Walter Dean Myers's mother died when he was young, leaving his father to raise eight children alone. When he was three, Walter was taken in by a nearby couple, Herbert and Florence Dean, who moved with him to Harlem, New York. A speech impediment contributed to his unhappy time in school, although he did love to read and write. When he was 16 he won a prize in an essay contest, which encouraged him to continue his writing although he eventually dropped out of school and joined the Army. Afterward, he held a series of jobs before becoming a full-time writer. His first book for children, WHERE DOES THE DAY GO?, was published in 1969 after it won a competition sponsored by the Council on Interracial Books for Children. Myers has been awarded the Newbery Honor, the Coretta Scott King Award, and the Margaret A. Edwards Award for his contributions to young adult literature.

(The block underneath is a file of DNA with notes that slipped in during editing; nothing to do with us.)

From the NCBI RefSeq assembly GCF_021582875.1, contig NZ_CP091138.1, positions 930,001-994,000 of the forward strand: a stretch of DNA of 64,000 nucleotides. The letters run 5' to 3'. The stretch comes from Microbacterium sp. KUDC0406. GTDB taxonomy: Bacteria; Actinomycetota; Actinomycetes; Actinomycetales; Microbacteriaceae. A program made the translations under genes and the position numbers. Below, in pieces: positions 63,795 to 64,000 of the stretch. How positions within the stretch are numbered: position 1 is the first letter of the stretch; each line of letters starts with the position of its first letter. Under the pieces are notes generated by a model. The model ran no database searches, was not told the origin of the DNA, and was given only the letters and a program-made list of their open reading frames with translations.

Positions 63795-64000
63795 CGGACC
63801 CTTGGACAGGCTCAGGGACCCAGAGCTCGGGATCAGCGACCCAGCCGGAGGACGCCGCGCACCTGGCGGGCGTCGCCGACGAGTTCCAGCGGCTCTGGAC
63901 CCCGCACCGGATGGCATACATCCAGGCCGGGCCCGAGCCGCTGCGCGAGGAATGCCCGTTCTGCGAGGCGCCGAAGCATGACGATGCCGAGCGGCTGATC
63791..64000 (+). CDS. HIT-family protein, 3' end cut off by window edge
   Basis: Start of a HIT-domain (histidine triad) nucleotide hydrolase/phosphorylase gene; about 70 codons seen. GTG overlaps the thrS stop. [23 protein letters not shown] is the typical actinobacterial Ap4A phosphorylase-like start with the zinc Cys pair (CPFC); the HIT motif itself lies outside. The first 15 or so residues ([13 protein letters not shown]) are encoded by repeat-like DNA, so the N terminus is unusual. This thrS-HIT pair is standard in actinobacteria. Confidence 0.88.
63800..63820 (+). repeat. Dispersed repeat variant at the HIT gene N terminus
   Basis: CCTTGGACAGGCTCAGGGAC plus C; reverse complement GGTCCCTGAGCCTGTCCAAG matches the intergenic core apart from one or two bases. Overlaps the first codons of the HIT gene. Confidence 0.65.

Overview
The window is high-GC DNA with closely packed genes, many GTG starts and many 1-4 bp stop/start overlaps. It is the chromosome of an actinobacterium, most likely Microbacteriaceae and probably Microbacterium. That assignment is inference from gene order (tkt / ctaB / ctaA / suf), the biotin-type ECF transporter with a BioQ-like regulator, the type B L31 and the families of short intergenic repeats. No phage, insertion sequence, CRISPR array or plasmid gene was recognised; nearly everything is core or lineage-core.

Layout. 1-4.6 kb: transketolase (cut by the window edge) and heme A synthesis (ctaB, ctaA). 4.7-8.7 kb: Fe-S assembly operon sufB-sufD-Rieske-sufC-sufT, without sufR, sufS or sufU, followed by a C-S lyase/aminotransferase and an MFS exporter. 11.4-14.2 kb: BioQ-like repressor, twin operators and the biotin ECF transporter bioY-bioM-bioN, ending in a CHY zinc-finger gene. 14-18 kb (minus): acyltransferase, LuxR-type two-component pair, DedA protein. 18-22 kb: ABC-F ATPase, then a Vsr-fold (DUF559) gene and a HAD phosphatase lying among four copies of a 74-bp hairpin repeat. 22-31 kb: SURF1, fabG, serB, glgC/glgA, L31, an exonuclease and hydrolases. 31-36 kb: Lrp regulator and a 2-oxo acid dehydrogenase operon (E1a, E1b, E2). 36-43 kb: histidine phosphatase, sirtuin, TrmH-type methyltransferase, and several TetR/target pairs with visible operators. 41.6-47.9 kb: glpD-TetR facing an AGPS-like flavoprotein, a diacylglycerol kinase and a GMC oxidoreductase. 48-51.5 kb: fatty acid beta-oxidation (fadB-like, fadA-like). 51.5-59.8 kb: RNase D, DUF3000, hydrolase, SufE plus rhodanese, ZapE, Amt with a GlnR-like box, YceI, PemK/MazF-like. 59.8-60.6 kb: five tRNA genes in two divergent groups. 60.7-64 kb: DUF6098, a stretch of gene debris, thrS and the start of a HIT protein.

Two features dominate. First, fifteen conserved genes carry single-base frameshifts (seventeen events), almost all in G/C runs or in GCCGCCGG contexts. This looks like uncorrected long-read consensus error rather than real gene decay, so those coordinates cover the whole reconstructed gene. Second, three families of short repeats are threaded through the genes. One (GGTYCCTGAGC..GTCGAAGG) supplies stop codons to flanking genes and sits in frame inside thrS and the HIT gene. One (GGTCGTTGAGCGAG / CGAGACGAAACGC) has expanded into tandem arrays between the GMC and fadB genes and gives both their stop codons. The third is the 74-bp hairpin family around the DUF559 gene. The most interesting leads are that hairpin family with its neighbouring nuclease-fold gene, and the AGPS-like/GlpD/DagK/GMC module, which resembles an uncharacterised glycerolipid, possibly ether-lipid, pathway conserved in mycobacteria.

"There's plenty of basketball here, but, as in any good sports novel, more is going on than the sport; life is the game, and this is a sensitive portrait of a likable young man, his family, city and dreams."
"The tautly choreographed game sequences that punctuate Drew's story bristle with the electricity of the sport while serving to track the hero's transformation from dicey wild car to on-point team player."
"Drew's hunger for stardom and keyed-up resentment are credibly portrayed, and his grudgingly respectful relationship with talented newcomer Tomas is equally convincing."
From the Publisher
Harlem-born Drew Lawson knows how good he is at basketball, and is counting on his skills to take him all the way to college and then the NBA. But when Coach Hudson puts two white boys on the team and gives them really good positions, Drew isn't sure what to think. Is he too full of himself, or does he need to learn to be a real team player?